The Great Re-integration

Geraldine Gallacher explores what this next chapter may bring and some ideas to ease the Great Re-integration back to work.

On the 4th of July here, in the UK, the tentative re-opening of our shops, bars and restaurants post Covid-19 Lockdown gave a whole new meaning to Independence Day. Throughout the world we are all at different phases of the Great Re-integration back to work.  It will be fascinating to look back in the future to see if this period becomes a significant landmark and connotes a time of significant change. Or if all our hopes of a Damascene conversion to a kinder, more sustainable life will amount to nothing.

re-integrating back to work

You can check out here my earlier post where I extolled the possibilities of a post lockdown world.

There can be no doubt that going through a global pandemic, and the vastly different experiences we have all had during this lockdown period, will have left their mark. For some it’s been a disaster: teenagers at key exam stages, young people having their social lives draconianly curtailed, parents having to juggle work and childcare with home education thrown into the mix, business owners who have watched their savings disappear as they shore up failing enterprises.  For others it’s been a much more positive experience. A chance to spend more time with the family; a resetting of priorities, a realisation of the efficiency of home working, a temporary respite from commuting, a chance to do more exercise and eat more healthily.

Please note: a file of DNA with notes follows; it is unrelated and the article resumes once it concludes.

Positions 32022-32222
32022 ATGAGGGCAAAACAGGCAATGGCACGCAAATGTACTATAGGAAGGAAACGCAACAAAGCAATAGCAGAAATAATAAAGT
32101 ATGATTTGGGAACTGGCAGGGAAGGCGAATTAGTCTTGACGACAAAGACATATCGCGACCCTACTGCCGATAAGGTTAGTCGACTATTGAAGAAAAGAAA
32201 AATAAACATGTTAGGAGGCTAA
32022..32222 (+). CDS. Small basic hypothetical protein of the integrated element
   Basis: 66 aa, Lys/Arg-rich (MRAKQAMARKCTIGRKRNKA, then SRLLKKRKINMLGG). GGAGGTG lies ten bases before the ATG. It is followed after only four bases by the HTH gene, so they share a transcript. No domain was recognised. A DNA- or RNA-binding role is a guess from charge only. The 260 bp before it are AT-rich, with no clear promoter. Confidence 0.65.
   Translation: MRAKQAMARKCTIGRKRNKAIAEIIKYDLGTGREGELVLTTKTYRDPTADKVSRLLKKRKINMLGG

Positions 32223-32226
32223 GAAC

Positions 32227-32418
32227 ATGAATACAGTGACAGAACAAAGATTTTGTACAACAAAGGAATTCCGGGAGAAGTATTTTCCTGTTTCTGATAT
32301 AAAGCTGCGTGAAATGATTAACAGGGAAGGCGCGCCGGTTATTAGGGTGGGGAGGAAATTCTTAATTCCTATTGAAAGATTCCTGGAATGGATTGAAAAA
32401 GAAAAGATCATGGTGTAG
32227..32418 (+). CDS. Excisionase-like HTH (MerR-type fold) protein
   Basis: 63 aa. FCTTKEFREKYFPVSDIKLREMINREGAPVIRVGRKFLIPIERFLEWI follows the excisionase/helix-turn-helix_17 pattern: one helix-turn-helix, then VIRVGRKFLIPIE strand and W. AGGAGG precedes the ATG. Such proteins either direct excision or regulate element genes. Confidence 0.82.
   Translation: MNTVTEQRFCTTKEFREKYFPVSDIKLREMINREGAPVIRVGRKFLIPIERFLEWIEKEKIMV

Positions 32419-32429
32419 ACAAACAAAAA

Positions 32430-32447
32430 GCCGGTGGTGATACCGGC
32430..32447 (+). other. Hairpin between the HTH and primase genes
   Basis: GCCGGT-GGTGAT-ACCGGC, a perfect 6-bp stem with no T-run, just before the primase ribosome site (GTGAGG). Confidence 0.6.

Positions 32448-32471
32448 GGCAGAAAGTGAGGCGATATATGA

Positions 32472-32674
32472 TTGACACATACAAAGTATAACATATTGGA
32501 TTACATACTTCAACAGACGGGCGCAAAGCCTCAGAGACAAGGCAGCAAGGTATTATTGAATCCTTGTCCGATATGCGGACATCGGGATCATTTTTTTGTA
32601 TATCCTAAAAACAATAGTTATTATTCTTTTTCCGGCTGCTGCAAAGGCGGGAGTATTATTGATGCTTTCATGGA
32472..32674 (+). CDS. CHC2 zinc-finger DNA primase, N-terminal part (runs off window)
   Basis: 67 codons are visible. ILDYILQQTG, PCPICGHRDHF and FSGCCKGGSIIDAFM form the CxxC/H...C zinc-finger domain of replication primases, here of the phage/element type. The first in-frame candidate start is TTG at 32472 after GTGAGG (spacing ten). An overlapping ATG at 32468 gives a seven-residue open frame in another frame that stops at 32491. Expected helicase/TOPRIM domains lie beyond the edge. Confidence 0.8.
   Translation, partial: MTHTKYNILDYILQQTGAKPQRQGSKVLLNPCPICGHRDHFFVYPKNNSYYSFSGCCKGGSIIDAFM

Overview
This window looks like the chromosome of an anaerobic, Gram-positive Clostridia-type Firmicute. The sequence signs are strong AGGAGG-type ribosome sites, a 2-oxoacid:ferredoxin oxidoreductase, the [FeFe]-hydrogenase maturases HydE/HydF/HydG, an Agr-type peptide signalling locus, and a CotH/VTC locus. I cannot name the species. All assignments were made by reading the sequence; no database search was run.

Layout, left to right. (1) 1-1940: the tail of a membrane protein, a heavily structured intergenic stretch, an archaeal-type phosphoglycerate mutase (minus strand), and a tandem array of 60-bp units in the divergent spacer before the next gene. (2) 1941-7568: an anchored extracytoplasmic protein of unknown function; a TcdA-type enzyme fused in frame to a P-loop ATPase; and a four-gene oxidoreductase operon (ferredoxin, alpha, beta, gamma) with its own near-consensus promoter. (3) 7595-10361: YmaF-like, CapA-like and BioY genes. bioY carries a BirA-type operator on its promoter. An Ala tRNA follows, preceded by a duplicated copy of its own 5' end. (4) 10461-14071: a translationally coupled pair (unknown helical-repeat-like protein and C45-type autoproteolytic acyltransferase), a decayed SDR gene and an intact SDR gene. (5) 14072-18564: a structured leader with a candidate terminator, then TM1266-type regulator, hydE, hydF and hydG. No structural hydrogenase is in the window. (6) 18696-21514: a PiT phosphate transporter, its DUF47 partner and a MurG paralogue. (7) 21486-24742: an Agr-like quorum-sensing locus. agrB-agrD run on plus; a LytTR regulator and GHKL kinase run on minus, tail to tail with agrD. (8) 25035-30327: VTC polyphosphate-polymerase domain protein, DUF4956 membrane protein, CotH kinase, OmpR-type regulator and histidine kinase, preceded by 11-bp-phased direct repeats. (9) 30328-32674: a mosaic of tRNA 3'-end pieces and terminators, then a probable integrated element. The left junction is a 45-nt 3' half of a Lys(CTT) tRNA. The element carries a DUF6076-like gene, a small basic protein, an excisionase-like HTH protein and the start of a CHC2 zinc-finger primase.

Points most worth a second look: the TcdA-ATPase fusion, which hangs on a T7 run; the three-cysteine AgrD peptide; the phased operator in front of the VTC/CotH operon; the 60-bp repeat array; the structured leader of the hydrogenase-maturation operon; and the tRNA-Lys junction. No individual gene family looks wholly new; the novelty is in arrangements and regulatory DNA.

These different experiences will dramatically alter our response to the approaching Great Re-integration. For my part I fall into the latter category.  Yes, I’m one of those annoying baby boomers who has a garden and grown up children who can not only sort out the IT but can even turn their hand to producing a meal or two.  But seeing my colleagues on Zoom has often revealed, quite starkly, that my experience in lockdown is not the same as many of theirs.  These differences have made it hard to decide how to handle the next phase of going back to work.